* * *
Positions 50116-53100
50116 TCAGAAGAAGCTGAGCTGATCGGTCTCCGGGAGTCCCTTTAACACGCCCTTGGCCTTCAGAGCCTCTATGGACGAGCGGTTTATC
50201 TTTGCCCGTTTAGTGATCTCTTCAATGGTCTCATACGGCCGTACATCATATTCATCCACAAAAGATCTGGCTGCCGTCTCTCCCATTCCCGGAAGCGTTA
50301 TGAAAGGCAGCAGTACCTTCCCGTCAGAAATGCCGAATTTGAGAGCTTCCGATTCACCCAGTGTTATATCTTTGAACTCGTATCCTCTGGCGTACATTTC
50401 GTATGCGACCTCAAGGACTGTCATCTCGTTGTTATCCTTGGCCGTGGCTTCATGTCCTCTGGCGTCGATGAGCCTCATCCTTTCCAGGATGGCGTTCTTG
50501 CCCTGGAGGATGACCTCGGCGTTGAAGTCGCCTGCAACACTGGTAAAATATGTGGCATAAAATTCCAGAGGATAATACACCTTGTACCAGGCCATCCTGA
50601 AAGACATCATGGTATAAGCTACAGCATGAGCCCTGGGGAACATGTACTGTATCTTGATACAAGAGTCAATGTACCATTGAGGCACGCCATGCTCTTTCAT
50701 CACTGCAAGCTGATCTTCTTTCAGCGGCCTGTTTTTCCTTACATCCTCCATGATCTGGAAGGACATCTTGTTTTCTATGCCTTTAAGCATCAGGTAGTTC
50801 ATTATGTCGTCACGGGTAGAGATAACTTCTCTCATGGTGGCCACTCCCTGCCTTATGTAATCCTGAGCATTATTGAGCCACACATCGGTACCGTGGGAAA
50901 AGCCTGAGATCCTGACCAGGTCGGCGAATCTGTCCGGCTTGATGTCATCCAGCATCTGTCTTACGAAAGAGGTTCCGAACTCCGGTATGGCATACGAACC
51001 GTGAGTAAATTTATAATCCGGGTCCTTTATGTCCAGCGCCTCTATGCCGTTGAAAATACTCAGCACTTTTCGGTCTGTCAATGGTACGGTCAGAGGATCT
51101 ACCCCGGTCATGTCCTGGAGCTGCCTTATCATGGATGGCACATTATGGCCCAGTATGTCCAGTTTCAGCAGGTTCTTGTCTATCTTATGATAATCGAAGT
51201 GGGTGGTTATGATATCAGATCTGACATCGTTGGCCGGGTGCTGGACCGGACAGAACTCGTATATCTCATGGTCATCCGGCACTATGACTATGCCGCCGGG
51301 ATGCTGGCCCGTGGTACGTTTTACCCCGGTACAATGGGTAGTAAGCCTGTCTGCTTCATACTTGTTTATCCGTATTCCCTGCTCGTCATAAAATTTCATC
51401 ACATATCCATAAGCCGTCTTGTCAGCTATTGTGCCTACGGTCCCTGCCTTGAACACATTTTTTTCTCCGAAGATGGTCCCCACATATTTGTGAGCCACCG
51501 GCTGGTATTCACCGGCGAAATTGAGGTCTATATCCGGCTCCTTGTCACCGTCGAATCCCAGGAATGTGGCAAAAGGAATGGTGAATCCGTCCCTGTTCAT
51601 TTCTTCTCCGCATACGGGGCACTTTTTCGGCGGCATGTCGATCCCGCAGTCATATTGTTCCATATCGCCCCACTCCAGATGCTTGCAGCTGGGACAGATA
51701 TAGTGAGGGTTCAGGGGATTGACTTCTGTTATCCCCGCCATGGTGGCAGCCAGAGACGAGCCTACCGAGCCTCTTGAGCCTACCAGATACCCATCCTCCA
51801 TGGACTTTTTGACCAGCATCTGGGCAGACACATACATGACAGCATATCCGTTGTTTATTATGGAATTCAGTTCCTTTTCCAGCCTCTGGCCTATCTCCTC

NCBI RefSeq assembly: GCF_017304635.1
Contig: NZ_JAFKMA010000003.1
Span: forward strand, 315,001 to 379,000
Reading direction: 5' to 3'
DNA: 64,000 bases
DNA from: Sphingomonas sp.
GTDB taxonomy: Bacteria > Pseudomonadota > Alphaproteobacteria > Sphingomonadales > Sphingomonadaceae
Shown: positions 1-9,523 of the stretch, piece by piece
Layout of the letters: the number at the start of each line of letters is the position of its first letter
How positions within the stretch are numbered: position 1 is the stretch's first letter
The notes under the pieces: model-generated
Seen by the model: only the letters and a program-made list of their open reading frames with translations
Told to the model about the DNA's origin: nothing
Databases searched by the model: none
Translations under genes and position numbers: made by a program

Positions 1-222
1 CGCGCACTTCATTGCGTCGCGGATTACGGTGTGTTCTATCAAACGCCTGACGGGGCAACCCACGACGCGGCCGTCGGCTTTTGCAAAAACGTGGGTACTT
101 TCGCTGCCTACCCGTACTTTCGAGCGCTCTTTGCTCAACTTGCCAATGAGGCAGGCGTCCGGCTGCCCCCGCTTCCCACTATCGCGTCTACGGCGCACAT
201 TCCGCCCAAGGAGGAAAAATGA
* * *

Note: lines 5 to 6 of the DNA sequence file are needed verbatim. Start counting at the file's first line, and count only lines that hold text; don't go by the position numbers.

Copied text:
50401 GTATGCGACCTCAAGGACTGTCATCTCGTTGTTATCCTTGGCCGTGGCTTCATGTCCTCTGGCGTCGATGAGCCTCATCCTTTCCAGGATGGCGTTCTTG
50501 CCCTGGAGGATGACCTCGGCGTTGAAGTCGCCTGCAACACTGGTAAAATATGTGGCATAAAATTCCAGAGGATAATACACCTTGTACCAGGCCATCCTGA